I am told by lawyer friends that a taxation hearing in the Courts is the Court’s way of guarding against overcharging. It is similar to what SMA used to do in its complaints committee when the Guideline of Fees existed. The main differences are that SMA only gives an opinion based on the GOF and it is non-binding. A taxation hearing decision is of course legally binding and the legal profession doesn’t really have any guidelines on fees.
From this Hobbit’s point of view, all this is actually good news for the medical profession and the public because if lawyers cannot charge so much against doctors who are defendants in SMC hearings, the likely consequences are
- Our medical indemnity costs and subscription rates can go down
- SMC’s lawyers also cannot charge SMC so much for cases when the doctor is found to be innocent and SMC bears the costs in these cases (in contrast to cases when doctors are found guilty and may have to bear SMC’s legal costs too)
- SMC’s operating costs also go down with lower legal costs
- And since SMC is funded by every doctor’s annual registration fees and some taxpayer’s money, the burden on the taxpayer is lessened, and our annual SMC registration fees don’t have to increase so quickly
Does this make sense? Sounds simple right?
Here comes the sucker punch. In the last paragraph of this news article: “SMC, which is understood to be appealing against the decision, declined comment when contacted yesterday”.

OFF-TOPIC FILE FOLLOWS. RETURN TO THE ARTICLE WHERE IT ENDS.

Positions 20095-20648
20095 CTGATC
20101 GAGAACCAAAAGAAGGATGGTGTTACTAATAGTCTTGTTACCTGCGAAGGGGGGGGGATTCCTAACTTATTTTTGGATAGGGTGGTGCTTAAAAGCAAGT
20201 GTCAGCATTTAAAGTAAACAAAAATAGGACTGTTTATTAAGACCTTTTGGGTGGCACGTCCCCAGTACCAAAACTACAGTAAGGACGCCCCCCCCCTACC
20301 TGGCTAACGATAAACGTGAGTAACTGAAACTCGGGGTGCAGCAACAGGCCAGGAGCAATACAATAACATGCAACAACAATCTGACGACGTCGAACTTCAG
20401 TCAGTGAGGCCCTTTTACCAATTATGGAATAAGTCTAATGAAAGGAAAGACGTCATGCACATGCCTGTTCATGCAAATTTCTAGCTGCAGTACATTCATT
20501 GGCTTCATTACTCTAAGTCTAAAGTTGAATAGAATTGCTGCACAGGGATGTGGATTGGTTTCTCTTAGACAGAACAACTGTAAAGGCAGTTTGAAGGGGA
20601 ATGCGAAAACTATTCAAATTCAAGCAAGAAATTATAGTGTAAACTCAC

This not April Fool’s but an October Fool’s joke? This normally gentle Hobbit is so flabbergasted he wants to shave his hairy feet.
If The Straits Times is correct in it’s understanding (that the SMC is appealing), the SMC should declare what and why is it appealing against the taxation hearing decision?
Does the SMC think the Courts should cut the sums even lower? I.e. less than $317,000? If that is the case, then this Hobbit and I think 99.9% of SMC-registered doctors have no problems with the appeal.
If the SMC is appealing that the taxation hearing was unduly harsh and it’s lawyers should be paid more, then all doctors in Singapore (and even the public) should ask some serious questions about what is the role of the SMC and how the SMC is run and how decisions are arrived at in SMC.